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Monday, February 9, 2015

Of Faults and Freedom

Break down our pride
And all the walls we've built up inside
Our earthly crowns and all our desires
We lay at your feet

As my college semesters go by, I become increasingly more aware of my levels of pride. For years, I had believed that I had extremely low levels of pride and no feelings of entitlement. I always had thought I'd managed to keep my pride in check and hold a very humble attitude. (See the problem with this?) I didn't feel like I ever acted as if I was prideful or haughty. I never felt like I acted as if I was any better than anyone else. 

But I did. It just manifested itself differently in me. For me, it was through my sensitivity to criticisms, my guilt complex, and through comparing myself to others.

When people criticize my ability, when I feel good about something I've been working on and I'm told I didn't do quite as well as I had imagined, I get offended. My feelings are hurt. Sometimes, I even tear up. I always say that I'm bad at taking criticism, that I'm uber-sensitive to negative comments. But that's really not it. It's because I don't feel like I should be criticized by anyone but myself. I have excuses.

I have pride.

I am constantly discouraged by where I am experience-wise and in my musical ability because I have been comparing myself to those who have come before me, who have invested in me, who are better than me, who I admire. I unknowingly made life into a contest, a challenge over who could be better instead of setting these people as examples, as role models. A role model is someone you look up to and someone you strive to live like. A role model is someone you learn from. A role model is not someone who you try to become.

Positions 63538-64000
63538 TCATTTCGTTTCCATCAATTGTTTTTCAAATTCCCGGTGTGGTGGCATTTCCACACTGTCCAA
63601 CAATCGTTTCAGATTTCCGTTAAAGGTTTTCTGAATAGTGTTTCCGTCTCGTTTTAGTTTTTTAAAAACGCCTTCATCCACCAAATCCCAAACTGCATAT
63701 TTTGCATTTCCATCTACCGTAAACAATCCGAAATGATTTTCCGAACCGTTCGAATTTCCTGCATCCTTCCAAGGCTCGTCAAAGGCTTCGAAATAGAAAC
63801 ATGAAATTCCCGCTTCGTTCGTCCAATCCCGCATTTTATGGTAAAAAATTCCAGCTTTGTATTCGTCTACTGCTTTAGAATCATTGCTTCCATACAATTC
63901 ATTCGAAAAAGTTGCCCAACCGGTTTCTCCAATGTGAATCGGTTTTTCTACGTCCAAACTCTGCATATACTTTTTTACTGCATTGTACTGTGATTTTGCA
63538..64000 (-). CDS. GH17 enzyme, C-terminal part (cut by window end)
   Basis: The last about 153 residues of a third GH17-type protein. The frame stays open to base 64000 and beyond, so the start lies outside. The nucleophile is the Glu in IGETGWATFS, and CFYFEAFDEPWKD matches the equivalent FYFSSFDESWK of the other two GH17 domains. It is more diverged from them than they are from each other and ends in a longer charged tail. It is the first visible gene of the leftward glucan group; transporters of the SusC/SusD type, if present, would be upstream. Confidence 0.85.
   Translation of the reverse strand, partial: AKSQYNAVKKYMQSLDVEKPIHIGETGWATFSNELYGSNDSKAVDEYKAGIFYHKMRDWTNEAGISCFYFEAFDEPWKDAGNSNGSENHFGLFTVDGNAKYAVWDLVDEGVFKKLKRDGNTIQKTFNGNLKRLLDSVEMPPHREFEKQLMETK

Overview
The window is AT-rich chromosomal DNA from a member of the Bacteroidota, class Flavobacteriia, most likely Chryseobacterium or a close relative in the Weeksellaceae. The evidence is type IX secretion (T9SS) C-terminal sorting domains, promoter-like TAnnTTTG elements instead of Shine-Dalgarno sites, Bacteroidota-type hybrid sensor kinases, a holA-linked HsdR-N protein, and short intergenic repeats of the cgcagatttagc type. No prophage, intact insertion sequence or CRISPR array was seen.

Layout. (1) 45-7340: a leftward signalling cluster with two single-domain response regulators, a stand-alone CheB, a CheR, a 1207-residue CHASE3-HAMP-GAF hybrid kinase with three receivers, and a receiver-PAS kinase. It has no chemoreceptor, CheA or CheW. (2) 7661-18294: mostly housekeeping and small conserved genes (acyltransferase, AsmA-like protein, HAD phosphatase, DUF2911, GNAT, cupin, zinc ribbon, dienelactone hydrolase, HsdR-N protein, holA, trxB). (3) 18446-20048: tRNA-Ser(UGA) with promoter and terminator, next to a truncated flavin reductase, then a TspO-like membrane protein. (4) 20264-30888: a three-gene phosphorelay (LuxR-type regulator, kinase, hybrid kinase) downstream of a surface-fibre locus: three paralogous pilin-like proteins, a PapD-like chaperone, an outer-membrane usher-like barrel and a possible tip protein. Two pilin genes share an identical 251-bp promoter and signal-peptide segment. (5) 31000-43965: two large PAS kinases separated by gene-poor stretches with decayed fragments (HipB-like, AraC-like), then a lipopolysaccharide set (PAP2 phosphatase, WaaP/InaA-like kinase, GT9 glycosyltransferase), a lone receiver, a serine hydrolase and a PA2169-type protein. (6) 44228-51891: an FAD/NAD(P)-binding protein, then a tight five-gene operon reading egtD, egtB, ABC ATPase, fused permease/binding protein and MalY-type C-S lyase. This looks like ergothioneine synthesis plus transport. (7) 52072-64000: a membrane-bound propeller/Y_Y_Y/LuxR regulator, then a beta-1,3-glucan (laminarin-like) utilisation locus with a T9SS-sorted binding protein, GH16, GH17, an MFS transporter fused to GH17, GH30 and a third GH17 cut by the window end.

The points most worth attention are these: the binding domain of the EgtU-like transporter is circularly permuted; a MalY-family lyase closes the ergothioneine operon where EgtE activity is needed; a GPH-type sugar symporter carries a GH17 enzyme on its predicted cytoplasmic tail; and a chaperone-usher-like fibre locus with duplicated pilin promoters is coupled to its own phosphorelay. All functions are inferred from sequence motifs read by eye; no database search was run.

That's something that's taken me years to understand.

I am unsatisfied with where I am, yet I am not wholeheartedly committed to reach my personal goals. I have become swallowed by my pride. I have unconsciously given in to my ego. I have become consumed with feeling like I'm less than everyone else. Feeling like I'll never reach the same level as some of the best students at my school. Feeling as if I could never make my teacher proud because I wasn't as good or diligent as so many other students he's had. 

Funny thing, my teacher. We've had many a conversation about this in my least three years at college. He's told me several different times that my problem is hubris, a false sense of pride. I continuously brushed it off, not believing him because I'd never felt prideful. Not until recently. Not until God woke me up. 

But you know what?

I praise God for my pride. I praise God for my guilt complex. I praise God for how I compare myself to others.


Because it's through our weaknesses that God works the most. That's where he reveals himself. That's when I learn about God, about myself, and how much God can work in me, through me, and with me. It's through my failures and my faults that God shines the most, because He's greater than anything I have done or could ever do. God has such great power to be able to work through me and help me become better, stronger, and free. 

I'll be waiting from the "I told you" from my teacher. And this time, I won't be offended. I'll be one step closer to freedom. 

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